- Mental wellbeing & diet
- Anti-stress eating
- Get smart with brain foods
- Buy up on brain food
- Keep your head with fruit and veg!
- Digestive disorders
- Digestive disorders
- IBS case study
- Crohn's and colitis
- Dealing with lactose intolerance
- Diverticular disorders
- Gluten-free diet
- Nutritional advice
- Treating gall stones
- Tips for indigestion
- Tips for peptic ulcers
- Tips for constipation
- Tips for diarrhoea
- Treating GORD
- Treating IBS
- Difficult digestion? Get some fibre!
- Eating with gastroenteritis...
Nutrition for digestive disorders
Nutrition plays a big role in many digestive disorders because what you eat has an important effect on your gastrointestinal (GI) tract.
The digestive tract and associated organs can be affected by many disorders.
What you eat and how you eat can have a major impact on digestive problems.
In this case study, we look at how Megan copes with irritable bowel syndrome, particularly from the nutritional standpoint.
People who have an inflammatory bowel disorder, such as Crohn's disease or ulcerative colitis, cannot absorb nutrients properly and so are at risk of nutrient deficiencies and becoming underweight.
If you or your child has a lactose intolerance, it is important that you check food labels carefully and learn to spot ingredients that contain lactose.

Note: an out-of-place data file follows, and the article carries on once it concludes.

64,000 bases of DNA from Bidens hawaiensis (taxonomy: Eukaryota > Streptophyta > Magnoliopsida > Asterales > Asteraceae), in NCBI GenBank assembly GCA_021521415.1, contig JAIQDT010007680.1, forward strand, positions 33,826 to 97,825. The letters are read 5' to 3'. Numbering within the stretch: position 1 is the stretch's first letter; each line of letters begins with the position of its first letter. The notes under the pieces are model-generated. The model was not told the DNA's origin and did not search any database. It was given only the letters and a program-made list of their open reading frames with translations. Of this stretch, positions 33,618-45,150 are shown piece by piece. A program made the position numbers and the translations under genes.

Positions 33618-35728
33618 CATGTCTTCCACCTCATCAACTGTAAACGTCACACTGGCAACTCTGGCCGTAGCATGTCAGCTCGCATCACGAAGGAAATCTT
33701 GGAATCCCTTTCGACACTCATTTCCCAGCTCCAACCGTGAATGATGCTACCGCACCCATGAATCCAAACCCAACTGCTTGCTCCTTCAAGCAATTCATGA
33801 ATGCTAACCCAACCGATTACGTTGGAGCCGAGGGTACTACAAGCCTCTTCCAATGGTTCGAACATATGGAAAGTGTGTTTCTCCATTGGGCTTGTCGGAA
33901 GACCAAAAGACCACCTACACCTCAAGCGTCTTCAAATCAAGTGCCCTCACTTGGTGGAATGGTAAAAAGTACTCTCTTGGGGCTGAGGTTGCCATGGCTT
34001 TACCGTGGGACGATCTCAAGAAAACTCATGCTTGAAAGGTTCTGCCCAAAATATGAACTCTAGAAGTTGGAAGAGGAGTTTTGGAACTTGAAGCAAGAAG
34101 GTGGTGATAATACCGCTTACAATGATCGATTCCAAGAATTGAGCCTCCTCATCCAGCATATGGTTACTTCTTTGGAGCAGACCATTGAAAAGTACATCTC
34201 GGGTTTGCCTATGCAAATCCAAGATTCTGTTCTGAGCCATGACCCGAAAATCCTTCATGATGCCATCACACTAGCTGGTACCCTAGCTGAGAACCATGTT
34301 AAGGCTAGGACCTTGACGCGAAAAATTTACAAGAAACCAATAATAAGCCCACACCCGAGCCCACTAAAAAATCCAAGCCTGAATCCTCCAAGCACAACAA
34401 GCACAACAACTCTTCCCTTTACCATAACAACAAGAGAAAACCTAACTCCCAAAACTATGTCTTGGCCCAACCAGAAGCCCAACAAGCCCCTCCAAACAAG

Diverticulosis is the presence of small pouches (known as diverticuli) in the wall of the colon, which occur when parts of the intestine bulge outwards through weak areas.
In coeliac disease, the intestine cannot absorb food properly due to a reaction to gluten, a protein found in wheat, rye, barley, and oats. The only treatment, therefore, is a gluten-free diet, which must be followed for life.
Diarrhoea, constipation, and indigestion are common, and there are measures you can take to prevent and treat them.
Avoiding fatty foods and increasing your consumption of fibre can help prevent gall stones and relieve the discomfort caused by existing stones.
The following suggestions can help relieve mild attacks of indigestion - pain or discomfort in the stomach or upper abdomen that usually comes on after eating a meal.
The goals of nutritional treatment for peptic ulcers - damage to the stomach lining (stomach ulcer) or the first part of the small intestine (duodenal ulcer) - are to reduce and neutralize stomach acid and to maintain the stomach lining's resistance to the acid.
A diet that is high in animal fats, such as meat, cheese, and eggs, and refined sugar, but low in fibre from vegetables, fruits, and whole grains is a common cause of constipation.
Diarrhoea - the frequent passage of loose, watery stools - is often caused by infections from contaminated food or water.
GORD is a common cause of indigestion that occurs when acidic stomach juices are regurgitated into the oesophagus (the tube from the throat to the stomach).
Doctors believe that in people with irritable bowel syndrome (IBS) the colon (the major section of the large intestine) is abnormally sensitive to stimuli such as excess wind, stress, high-fat or fibre-rich foods, caffeine, and alcohol.
Difficult digestion, sluggish intestines or constipation… you need help? Fibre to the rescue!
Diarrhoea is the passage of loose or watery stools and/or an increase in the frequency of bowel movements.
Gastroenteritis has broken out this winter over Europe and the UK... So what should you be eating if you’ve got gastroenteritis?
Get more on this subject…